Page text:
Trade Conditions Weaken Egypt Textiles; FT Report
Published Tuesday, 12 February 2013 10:31 |
Manufacturers have been arguing for years that the currency is overvalued, damaging competitiveness and business. Though they now welcome the devaluation of the pound, they are deeply anxious about the upheavals in the exchange market and the more general deterioration in the business climate.
The pound has lost 8 per cent of its value against the dollar since the end of December when the central bank introduced a new system of foreign currency auctions aimed at stemming the depletion of the country’s international reserves.
The textile industry is one of the biggest employers in Egypt providing a quarter of all industrial jobs and accounting for 27 per cent of non-oil exports, including 60 per cent of exports to the US. In the first nine months of 2012, Egypt exported $2.2bn worth of textiles which is 10 per cent less than the same period the year before.
The cheaper pound, exporters say, should make their products more attractive, but it is a mixed picture because the garment industry also relies heavily on imports such as yarn, fabrics and accessories.
Egypt is known for the high quality of its cotton, but the local crop, most of it long-staple varieties, is mainly exported because it is too fine and too expensive to use for denim and T-shirts, the main items manufactured for western markets.
“The impact of the devaluation is not as positive as it could have been, because the problem here is that we have not deepened the industry so we still need to import a lot,” says Magdi Tolba, chief executive of the Cairo Cotton Center, an Egyptian manufacturer which supplies retailers in the US and Europe such as Macy’s, Nike and Marks and Spencer.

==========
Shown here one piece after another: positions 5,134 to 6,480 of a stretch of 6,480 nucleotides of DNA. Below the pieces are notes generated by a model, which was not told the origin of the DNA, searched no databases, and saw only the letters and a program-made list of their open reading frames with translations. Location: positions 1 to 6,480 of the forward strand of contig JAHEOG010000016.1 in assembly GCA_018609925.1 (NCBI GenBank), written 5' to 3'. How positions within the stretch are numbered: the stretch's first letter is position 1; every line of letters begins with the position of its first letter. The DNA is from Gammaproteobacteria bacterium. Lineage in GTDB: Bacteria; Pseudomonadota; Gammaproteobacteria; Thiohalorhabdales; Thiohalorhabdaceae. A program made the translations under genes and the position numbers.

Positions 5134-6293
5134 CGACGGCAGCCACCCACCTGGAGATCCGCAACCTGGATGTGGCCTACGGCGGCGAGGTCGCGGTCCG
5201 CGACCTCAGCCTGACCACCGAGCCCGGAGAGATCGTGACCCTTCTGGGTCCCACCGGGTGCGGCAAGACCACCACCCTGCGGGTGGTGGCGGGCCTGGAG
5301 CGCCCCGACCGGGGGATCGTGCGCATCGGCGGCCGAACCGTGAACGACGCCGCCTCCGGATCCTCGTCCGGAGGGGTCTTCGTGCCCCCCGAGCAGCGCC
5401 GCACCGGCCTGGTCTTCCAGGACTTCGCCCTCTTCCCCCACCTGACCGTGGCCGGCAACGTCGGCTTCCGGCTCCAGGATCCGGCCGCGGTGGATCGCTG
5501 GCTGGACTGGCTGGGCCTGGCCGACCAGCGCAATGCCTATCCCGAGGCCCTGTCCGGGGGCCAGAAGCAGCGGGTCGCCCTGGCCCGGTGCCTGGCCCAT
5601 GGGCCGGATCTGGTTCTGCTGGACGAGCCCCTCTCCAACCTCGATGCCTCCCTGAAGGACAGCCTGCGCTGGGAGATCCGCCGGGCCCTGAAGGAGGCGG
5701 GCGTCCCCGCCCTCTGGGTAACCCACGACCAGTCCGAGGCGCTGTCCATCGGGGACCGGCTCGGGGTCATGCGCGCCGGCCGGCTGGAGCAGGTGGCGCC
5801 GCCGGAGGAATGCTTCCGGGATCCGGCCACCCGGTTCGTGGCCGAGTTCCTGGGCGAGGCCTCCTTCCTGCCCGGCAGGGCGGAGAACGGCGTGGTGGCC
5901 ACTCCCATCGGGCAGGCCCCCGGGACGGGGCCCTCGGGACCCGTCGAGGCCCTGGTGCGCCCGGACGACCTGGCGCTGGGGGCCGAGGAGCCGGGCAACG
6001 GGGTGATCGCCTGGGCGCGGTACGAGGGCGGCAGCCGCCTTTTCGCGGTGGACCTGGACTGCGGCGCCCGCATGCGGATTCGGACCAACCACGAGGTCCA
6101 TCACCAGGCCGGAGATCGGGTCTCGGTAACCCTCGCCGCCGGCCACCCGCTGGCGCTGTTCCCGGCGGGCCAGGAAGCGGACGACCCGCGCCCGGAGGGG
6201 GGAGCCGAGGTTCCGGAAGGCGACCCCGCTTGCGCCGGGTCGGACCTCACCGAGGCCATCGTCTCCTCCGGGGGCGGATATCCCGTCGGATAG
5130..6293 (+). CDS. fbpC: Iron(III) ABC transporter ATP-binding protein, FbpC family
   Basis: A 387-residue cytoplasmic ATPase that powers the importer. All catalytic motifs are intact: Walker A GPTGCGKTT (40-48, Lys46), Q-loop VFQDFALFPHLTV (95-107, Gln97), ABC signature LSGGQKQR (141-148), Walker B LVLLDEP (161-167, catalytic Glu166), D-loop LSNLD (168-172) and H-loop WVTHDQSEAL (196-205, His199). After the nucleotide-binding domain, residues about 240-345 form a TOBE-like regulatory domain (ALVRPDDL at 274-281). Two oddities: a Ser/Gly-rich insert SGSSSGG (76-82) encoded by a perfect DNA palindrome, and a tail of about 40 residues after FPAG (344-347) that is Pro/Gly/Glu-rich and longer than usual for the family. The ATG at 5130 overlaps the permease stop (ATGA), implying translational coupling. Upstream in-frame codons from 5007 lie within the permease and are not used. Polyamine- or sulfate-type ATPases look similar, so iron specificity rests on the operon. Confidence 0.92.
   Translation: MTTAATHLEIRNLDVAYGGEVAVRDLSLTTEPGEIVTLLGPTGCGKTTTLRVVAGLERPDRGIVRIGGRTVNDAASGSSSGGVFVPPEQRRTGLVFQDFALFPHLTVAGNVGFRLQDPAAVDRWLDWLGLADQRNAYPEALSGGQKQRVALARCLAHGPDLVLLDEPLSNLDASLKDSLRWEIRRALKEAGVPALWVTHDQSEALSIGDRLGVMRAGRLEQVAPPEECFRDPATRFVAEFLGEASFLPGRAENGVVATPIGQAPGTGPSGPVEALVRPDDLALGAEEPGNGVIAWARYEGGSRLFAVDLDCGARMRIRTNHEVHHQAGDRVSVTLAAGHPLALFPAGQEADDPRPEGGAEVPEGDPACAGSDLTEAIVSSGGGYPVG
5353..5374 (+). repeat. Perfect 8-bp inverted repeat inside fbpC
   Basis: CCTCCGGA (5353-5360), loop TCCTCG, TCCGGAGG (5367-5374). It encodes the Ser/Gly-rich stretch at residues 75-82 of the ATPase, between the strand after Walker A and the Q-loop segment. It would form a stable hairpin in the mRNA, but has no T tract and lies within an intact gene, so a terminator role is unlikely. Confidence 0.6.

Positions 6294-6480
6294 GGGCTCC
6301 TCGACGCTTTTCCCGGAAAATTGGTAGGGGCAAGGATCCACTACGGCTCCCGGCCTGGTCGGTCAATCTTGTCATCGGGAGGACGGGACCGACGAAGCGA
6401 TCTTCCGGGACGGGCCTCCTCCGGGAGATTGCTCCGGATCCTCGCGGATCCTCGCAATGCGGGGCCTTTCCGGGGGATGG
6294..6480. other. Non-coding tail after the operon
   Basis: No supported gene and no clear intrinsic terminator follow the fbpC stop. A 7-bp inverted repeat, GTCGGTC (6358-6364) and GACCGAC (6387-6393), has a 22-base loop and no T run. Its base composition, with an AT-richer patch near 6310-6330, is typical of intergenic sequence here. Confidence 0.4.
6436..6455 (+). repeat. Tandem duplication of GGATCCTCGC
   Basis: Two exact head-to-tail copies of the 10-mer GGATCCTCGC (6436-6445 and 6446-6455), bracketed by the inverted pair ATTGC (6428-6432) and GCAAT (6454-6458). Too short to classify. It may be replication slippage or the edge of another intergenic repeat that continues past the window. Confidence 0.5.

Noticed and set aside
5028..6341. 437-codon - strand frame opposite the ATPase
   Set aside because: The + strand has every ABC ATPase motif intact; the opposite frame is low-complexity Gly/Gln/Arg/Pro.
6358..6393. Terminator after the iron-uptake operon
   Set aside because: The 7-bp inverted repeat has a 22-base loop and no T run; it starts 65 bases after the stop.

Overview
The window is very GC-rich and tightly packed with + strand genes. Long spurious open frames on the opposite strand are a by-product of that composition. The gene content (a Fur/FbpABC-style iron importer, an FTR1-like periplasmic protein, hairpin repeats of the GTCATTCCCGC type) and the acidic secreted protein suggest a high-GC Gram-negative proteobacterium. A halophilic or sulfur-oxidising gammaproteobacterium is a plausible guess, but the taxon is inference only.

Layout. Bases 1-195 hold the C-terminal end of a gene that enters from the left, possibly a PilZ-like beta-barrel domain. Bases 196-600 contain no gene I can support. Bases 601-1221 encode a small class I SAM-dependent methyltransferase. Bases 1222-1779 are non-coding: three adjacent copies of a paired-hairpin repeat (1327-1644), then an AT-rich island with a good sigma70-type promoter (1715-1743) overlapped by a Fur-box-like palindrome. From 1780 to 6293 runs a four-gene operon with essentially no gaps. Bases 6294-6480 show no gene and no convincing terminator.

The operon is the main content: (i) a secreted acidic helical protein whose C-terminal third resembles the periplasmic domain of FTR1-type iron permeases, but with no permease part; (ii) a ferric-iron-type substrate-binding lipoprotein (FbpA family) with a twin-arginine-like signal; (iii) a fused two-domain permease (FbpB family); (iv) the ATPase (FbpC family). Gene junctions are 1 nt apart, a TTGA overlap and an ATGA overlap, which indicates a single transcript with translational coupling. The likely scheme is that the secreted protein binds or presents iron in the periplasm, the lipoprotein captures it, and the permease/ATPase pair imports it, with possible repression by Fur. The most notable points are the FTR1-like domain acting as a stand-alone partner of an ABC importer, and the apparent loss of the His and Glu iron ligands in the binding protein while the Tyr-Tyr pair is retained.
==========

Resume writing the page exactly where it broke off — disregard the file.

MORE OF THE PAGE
“All fabric for exported garments comes from abroad. Even the yarn for T-shirts comes from southeast Asia.”
He complained of the emergence of a black market in dollars in recent weeks as people rushed to hoard the US currency anticipating a steeper slide of the pound. Another gripe is the delays and restrictions imposed by banks on transfers abroad which, he says, held up needed imports and disrupted production schedules.
Other issues plaguing the industry include high interest rates which top 15 per cent and onerous charges levied by banks to roll back the debts of companies in trouble, Mr Tolba says.
He added that the government had not introduced measures to support companies facing hardship by allowing them, for instance, to reschedule debts to utilities. As a result many plants had to shut down.
He and other manufacturers say they have had to scale down expansion plans over the past two years. The Cairo Cotton Center exported $38m in 2010, but has seen sales tumble to $32m in 2012.
“It looks like we will be limping along in 2013 unless there are radical changes,” says Mr Tolba.
Alaa Arafa, chairman of Arafa Group, one of the country’s biggest manufacturers of ready-made garments sold by western brand names told the Financial Times that for his company the devaluation of the pound should translate into a 6 per cent reduction in costs as a result of savings on local inputs.
But even so, he is critical of the manner of the devaluation, arguing that it has come too late and that the decision to allow the pound to slide gradually has led to the creation of a black market. A sharp steep fall to a level at which the currency could edge up would have been a better course, he said.
Like other exporters, Mr Arafa has seen revenue drop and he has had to hold back expansion plans.
“There is no happy man in an unhappy country,” he says. “You can just be less unhappy than others. What we are finding is that clients are wary about coming here. If they still are prepared to take the risk of delays in delivery because of labour or port strikes, they demand a benefit in the shape of a financial reward.”
Mr Arafa said that business is about 20 per cent less than it was before the revolution. A plant opened in 2010 in Beni Suef in the south was projected to lead to the creation of 10,000 jobs but has had to stop at 2,000.
“We had plans to grow, but we can’t convince foreign partners to take more risks,” he says.
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